Wednesday, May 13, 2009

Book Review of How to Win Friends and Influence People by Dale Carnegie

This is a book review of Dale Carnegie's all time international classic How to Win Friends and Influence People. It is a fairly large review with the occasional "diversion" from the topic because I feel it is appropriate for this classic book.

The original version of this book was written in 1937 with just 5,000 copies in print. It didn't take long for the word to spread around the globe about the value contained within the book for millions of copies to be printed at later dates. The book has spread like wildfire since 1937 with over 16 million copies in print. Business owners, salespersons, and generally people who are interested in better relating to their fellow human being, have constantly referred to How to Win Friends and Influence People over the years as the best book you can read on the subject.

If you're not really familiar with self-help classics, you may be wondering how the heck can books written in the early-to-mid 1900s be useful today? Surely humanity has made many more great discoveries that are far superior than this "old school" material?

I use to think the exact same thing prior to reading such books. However, there is something to do with learning about a subject from the core, the nectar, the heart of its original pioneers that makes the information so powerful. I have literally heard hundreds of people praise How to Win Friends and Influence People. Originally, I thought it was because the book was most people's introduction to communication skills. I thought, "Sure, the book is great because it's your first experience in learning the amazing effect of good communication."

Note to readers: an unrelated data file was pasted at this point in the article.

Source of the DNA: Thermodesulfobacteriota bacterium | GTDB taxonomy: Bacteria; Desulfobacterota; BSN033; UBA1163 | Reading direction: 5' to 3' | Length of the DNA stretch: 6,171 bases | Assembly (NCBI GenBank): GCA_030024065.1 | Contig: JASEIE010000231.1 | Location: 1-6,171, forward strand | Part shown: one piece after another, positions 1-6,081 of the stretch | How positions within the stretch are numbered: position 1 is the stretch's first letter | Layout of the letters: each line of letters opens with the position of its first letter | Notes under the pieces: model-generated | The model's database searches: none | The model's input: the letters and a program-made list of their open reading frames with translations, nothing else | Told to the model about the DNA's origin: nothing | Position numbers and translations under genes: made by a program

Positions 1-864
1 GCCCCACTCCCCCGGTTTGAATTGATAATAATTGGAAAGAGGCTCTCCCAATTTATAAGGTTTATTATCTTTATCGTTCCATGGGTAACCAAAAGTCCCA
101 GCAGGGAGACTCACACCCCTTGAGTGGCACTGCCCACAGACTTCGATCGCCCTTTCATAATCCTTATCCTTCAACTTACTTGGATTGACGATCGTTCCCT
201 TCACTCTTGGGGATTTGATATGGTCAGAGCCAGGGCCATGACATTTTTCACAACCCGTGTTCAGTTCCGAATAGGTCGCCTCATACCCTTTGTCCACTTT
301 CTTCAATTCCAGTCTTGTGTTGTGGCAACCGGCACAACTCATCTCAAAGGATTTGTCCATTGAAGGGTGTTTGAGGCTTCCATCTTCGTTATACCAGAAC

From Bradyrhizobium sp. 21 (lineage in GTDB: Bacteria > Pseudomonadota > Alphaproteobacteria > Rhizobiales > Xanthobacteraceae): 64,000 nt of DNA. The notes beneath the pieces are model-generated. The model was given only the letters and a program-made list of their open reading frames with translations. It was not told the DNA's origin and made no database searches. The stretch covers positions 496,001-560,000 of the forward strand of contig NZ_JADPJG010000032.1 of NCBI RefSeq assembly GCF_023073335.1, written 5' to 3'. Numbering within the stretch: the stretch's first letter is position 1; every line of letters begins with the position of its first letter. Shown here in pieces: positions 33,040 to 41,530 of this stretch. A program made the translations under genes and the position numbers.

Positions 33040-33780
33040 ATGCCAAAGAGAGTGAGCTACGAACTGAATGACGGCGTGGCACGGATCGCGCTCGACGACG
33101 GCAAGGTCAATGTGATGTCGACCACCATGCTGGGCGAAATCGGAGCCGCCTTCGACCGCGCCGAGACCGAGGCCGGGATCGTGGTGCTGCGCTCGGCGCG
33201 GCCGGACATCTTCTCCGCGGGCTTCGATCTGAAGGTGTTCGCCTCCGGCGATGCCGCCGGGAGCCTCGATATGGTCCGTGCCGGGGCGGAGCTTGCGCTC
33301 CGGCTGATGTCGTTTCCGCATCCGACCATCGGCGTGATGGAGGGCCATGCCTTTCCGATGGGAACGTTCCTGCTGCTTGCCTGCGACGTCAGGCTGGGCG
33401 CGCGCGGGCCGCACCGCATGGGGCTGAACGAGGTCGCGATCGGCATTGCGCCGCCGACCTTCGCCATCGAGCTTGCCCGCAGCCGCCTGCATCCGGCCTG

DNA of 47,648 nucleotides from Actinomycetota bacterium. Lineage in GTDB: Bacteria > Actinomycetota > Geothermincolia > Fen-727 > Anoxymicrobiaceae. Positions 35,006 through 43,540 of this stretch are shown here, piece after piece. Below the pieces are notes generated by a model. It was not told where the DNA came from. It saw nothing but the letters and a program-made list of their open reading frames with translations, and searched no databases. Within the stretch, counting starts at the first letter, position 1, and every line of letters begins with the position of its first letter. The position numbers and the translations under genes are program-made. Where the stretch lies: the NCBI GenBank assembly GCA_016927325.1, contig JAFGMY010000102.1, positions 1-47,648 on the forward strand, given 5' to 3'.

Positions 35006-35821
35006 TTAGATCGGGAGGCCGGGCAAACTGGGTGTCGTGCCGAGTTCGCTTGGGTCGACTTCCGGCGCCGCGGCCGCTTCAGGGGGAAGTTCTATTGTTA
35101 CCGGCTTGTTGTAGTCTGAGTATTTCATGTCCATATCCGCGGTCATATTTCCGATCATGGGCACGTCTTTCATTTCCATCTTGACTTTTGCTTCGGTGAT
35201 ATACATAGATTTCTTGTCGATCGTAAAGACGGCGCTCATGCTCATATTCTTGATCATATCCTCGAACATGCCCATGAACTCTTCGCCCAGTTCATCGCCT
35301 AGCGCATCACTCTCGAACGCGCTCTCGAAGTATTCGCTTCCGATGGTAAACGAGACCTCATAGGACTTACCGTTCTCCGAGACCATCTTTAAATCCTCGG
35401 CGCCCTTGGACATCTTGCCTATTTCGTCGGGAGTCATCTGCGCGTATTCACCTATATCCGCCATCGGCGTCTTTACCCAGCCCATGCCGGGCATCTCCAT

What I later found, which is what many people have experienced, is that by reading the book one time every year you experience a powerful new realization. Life-changing realizations are also frequently experienced by many people when reading Napoleon Hill's Think and Grow Rich. The awareness and experience you have at the present time isn't enough to completely grasp the principles in these classic books.

After reading the 2008 edition of this book, I've come to realize that the book's four parts which deal with techniques to handle people, ways to make people like you, winning people to your way of thinking, and being a successful leader, are the fundamental skills of all human relations. I constantly teach these principles without realizing it because they are so fundamental to relationships. The very important point I'd like to distinguish here is that fundamentals are not necessarily basic skills. Fundamentals in any area form a solid framework for further skill development.

An athlete cannot become good in his or her sport by not having correct fundamentals. Sport coaches will tell you that an athlete who does not have the right fundamentals is tough to coach because every skill builds off the foundation laid by fundamental skills. Professional athletes constantly fine tune their fundamental skills because they know the profound affect such skills have on their professional abilities. Advanced techniques are only useful when the person knows the fundamentals. Also, having good fundamentals produces an exponential effect that puts you ahead of 95% of people, while advanced techniques in any area produces a slight improvement that gives you an edge of the 5% who also have sound fundamentals.